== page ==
Basket-making is one of the oldest handicrafts and has been going on for generations without any significant changes.
Cyprus' natural resources always provide suitable raw material in abundance. Very few tools are needed and used by craftsmen to make the wide variety of baskets in different shapes and sizes suitable for many uses.
The variety of materials used gives the natural colour to the items, which vary according to the mood of the maker. In some cases the raw material is dyed with bright colours. The colours used in the past were natural but today chemical colours are used.
The need for gathering and carrying goods such as potatoes, grapes, olives, fruit, and so on led to the creation of items to be used for this purpose. Plaited strips of rushes, reeds or leaves of date palms were used to make soft baskets for the commercial transportation of crops or for domestic purposes. The same materials were also used to cover the roofs of sheds.
Out of all the raw material used, the easiest to find is the hard reed. It is also the easiest to use, because when soaked in water it becomes quite flexible. Furthermore, it comes in different sizes and lengths.
Different types of baskets made out of hard reed are found in villages such as Liopetri, Troulli, Mesoyi and others. These baskets are used mainly for transporting potatoes and other cultivated products.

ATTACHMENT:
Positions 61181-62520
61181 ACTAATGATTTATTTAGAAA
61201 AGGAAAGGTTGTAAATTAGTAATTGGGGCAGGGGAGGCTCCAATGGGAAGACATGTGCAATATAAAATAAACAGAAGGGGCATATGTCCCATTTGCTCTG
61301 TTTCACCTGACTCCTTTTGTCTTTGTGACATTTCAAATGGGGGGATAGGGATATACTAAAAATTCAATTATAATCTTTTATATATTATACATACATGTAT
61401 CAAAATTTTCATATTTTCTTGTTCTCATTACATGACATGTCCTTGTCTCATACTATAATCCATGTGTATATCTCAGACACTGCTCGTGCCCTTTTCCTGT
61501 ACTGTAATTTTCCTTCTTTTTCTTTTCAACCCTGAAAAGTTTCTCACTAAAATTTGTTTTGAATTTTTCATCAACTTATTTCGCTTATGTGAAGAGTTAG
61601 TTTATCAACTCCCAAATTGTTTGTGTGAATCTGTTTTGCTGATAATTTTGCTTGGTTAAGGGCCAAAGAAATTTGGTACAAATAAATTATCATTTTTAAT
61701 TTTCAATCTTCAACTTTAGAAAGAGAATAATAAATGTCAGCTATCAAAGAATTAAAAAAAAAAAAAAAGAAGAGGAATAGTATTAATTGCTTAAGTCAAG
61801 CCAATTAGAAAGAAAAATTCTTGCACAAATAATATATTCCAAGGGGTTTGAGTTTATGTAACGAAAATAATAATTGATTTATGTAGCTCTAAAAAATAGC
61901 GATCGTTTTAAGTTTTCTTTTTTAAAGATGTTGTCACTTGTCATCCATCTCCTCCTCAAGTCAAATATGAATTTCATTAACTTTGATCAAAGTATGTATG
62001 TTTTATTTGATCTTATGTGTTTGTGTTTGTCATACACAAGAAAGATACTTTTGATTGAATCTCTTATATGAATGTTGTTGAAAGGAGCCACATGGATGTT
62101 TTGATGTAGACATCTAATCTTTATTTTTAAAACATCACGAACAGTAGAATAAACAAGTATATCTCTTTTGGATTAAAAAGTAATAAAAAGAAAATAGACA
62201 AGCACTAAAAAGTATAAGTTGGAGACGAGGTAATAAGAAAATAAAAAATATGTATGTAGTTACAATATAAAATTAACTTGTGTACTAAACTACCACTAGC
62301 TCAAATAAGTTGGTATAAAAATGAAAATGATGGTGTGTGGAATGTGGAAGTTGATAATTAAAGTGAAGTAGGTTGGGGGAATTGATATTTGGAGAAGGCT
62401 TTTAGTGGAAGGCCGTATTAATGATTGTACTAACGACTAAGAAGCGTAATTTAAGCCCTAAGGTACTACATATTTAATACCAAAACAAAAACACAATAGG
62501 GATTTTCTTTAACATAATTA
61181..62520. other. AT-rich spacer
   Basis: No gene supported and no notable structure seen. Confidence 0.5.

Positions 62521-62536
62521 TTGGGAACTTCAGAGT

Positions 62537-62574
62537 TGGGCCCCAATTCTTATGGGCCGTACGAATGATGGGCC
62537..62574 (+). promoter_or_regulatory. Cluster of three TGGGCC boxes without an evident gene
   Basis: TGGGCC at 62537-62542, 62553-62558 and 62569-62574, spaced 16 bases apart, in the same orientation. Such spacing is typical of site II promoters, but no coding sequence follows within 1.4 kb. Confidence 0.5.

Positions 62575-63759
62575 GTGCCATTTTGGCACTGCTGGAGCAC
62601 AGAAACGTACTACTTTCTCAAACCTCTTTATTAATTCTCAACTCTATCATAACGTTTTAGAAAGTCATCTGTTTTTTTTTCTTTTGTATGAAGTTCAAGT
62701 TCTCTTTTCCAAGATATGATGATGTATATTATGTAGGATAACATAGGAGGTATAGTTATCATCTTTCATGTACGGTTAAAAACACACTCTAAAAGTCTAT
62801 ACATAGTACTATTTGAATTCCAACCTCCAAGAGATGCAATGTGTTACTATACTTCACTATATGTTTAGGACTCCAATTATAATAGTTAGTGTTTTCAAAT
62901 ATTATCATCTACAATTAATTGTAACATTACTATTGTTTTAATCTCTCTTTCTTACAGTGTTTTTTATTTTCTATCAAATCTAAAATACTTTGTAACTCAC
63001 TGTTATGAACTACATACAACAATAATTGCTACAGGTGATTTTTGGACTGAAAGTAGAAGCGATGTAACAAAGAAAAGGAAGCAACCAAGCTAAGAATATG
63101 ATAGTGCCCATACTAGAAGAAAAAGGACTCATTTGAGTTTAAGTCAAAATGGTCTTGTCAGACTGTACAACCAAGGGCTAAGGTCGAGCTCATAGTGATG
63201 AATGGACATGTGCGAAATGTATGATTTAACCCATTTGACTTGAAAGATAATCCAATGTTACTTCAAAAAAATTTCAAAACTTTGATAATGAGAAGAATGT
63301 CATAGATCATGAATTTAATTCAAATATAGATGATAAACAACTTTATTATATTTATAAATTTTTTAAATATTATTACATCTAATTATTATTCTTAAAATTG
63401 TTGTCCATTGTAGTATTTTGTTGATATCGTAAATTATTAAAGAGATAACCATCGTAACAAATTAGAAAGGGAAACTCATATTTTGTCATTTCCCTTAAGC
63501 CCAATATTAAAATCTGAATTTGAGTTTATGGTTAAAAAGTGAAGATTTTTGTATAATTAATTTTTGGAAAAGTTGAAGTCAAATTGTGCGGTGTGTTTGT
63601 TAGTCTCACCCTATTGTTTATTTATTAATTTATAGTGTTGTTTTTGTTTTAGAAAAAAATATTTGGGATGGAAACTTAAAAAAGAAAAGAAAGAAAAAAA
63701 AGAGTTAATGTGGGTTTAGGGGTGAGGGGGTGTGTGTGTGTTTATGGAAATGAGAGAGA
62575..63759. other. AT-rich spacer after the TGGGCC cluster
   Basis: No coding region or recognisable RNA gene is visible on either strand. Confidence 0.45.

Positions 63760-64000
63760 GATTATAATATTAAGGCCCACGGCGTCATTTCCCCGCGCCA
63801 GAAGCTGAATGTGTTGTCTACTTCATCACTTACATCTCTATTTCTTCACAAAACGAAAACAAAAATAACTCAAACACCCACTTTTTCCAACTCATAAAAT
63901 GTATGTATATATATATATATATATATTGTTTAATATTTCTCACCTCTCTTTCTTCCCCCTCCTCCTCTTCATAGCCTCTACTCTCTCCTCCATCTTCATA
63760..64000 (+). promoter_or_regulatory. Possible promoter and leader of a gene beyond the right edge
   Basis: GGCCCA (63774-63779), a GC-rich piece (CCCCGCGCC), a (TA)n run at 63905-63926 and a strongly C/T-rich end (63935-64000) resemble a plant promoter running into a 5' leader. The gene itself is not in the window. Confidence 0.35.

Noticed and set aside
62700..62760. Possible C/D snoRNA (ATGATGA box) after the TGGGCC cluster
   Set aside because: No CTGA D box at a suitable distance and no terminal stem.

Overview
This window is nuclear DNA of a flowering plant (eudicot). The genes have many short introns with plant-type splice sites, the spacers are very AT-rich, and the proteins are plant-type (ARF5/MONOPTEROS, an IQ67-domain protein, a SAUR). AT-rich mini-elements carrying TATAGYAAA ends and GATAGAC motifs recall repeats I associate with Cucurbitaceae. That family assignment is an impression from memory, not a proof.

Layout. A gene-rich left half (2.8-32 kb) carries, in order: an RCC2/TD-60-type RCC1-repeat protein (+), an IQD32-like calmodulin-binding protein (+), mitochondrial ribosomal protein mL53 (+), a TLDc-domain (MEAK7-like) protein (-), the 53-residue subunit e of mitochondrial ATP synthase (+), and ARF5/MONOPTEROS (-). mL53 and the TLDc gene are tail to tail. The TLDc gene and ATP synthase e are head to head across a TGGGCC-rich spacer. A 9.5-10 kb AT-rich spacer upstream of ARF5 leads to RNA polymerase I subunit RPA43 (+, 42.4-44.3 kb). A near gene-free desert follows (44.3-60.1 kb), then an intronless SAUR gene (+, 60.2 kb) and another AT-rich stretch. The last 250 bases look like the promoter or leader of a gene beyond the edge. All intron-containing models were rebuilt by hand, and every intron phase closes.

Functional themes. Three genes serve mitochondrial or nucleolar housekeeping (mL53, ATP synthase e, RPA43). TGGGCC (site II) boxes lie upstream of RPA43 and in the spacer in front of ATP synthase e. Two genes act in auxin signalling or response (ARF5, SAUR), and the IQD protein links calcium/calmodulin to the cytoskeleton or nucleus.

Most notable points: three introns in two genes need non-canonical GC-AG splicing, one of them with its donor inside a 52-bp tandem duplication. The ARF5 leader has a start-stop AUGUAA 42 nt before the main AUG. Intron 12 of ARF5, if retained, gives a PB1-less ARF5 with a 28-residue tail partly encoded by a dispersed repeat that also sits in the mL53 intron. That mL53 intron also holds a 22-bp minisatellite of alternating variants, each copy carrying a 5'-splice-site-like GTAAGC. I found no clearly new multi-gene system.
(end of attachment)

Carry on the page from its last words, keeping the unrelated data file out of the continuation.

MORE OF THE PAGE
In some cases, thin flexible twigs from trees or bushes, such as turpentine tree, monks' tree and wild olive tree are used together with the hard reed. In some villages they make different shapes of baskets using only twigs. They also use twigs to dress large glass containers, protecting them in this way from breaking, and the contents from light. The big baskets are used mainly for carrying grapes, while the glass containers for storing olive oil, wine and zivania, a local spirit.
Apart from cane, raw material that are still used today are the different kinds of rushes such as jancus acutus, erianthus, cat's tail or club rush for carrying delicate crops. Large baskets, farti, were used mainly for carrying light products and zembilia for the olives crops. The double baskets, sirizes, were placed on donkeys and were used for carrying salt form the lakes, and the long strap zembili, slung over the left shoulder of the farmer, was used for sowing the seeds in the fields. The workers carried their olives and cheese for lunch in small lidded baskets called korokolios. The bread was kept in a tapatzia (soft basket with a cord) hanging from the ceiling in the kitchen. The talaria (type of soft baskets), widely used even today, are for draining and pressing Cyprus cheeses.